My dad came from a very large family. All four of his brothers made it home from the war and they each lived long lives, but I would be lying if I said that the war did not change them. My dad would talk often about how lucky his family was to have them all come home. Being the youngest boy, my dad took on the responsibility of caring for his parents until they died which meant I grew up living in a house with extended family. Because my grandma lived with us, there were many extended family visits by relatives from afar. My dad was always one to offer a helping hand to his family and support them in any way possible. His caring nature spilled over into me because many times I have been caught extending a helping hand as well.

So, knowing that I was raised on hard work, a healthy dose of, and many family traditions, my answer to the question “What Does Made in the USA mean to you?” is fairly easy for me to express once I get my thoughts in order. Made in the USA means to me “Honest, hardworking, skilled craftsmen making the best products and services they possibly can on American soil while being paid a respectable wage in a healthy environment. American owned manufacturing companies need support from their country, their government, and their neighbors to make this happen.”


Now that answer was a little longer than the three-word version I was challenged to come up with a few weeks ago, but I really feel it encompasses my feelings about what Made in the USA means. And because I own a manufacturing company, a lot of my ideals transfer into the culture of my company. You can see it when you walk our shop floor, listen in on the daily meetings, and when you interact with our employees. I challenge my employees to work through their trials and remind them often that we are a team and to grow through what we go through. I encourage helping each other when things are hectic, or a bad day comes our way. I inspire a strong work ethic and honest integrity in my employees. And I will always stand behind my country with great pride and patriotism and believe my country should stand behind my business as well.



All of this has been a discovery process for me in the last year. It started with the pandemic and the constant state of pivot as a business owner. Then came supply shortages, the economic fallout, remote working, lack of skilled trade workers, manufacturing industry growth one month while the next month regression. I think it is fair to say that in our country’s manufacturing industry, the ride has been a roller coaster for the past 18 months to say the least. However, through it all, I have felt a growing sense of camaraderie with other manufacturing business owners. As if the struggles we have faced in the last year or two has brought us together and more united than ever before.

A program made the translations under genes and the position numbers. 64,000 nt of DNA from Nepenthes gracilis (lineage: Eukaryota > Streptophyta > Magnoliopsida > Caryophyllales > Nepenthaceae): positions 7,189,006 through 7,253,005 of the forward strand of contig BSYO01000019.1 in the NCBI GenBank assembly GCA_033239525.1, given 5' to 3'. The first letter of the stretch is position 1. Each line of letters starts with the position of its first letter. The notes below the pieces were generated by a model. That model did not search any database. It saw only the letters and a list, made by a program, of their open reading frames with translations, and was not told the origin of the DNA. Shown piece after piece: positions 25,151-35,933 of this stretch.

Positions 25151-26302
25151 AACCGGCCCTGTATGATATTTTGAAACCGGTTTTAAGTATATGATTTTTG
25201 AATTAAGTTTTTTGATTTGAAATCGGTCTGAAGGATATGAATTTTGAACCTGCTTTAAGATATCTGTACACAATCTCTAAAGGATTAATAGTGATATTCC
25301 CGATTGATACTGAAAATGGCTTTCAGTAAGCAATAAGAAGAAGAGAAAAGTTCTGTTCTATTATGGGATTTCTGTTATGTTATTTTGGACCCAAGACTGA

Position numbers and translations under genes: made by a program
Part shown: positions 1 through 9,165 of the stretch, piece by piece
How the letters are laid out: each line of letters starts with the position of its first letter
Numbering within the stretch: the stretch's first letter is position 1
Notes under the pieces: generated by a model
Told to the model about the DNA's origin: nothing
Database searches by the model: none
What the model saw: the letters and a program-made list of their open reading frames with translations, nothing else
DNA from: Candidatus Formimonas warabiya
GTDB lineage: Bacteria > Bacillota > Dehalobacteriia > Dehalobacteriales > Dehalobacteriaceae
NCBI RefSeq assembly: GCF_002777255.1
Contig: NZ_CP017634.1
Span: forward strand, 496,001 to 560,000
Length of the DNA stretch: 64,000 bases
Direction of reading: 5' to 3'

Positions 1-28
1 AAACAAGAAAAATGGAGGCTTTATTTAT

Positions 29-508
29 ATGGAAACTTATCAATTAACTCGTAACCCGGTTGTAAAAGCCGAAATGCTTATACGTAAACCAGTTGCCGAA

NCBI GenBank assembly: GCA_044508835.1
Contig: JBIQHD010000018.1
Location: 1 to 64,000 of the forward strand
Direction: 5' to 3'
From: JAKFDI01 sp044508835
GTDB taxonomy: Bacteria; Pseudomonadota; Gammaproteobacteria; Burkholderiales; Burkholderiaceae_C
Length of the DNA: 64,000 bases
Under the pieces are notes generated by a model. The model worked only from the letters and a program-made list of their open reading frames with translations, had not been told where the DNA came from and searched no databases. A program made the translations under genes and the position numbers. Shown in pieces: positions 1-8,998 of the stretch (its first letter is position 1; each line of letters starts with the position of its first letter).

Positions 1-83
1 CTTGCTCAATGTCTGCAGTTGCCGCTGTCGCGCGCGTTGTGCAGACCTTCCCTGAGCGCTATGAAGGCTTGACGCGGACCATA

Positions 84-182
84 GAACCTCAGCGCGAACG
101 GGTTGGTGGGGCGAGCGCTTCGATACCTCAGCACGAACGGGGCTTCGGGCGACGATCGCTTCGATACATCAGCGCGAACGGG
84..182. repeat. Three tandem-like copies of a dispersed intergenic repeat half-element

My dad’s recent death caused me to reflect more on the big picture of my life and those around me, particularly my family. This reflection process has renewed my appreciation for my parent’s struggles, hardships, and resilience to overcome their misfortunes and live such long lives. In turn, I now see how that resilience has transferred to me, my beliefs, and the leadership style of my business. Through my grieving process, I am grateful for the strength I have received from all those that have reached out to me to share their own stories of their industrial dads, many from the Silent generation like my own.


My parent’s determination to make it through so much was evident in my mother’s own words at the time of father’s death. Shortly after his passing when asked how she was feeling by a hospice care worker, her response was simply, “We have to make it through this so we will.” Spoken like a true Silent generation member of our society.



Soon after that, I realized my mother’s very words can apply to so much in our society right now. The US manufacturing industry is presently booming but so many struggles stand in our way to making it flourish, from supply chain issues, lack of skilled workers, and all the long-lasting effects of the pandemic. Can you imagine the boom we would be experiencing if so many of these hurdles were not in our way? It is truly a time for the United States manufacturing industry to join together because we have to make it through this, so we will. United we will make.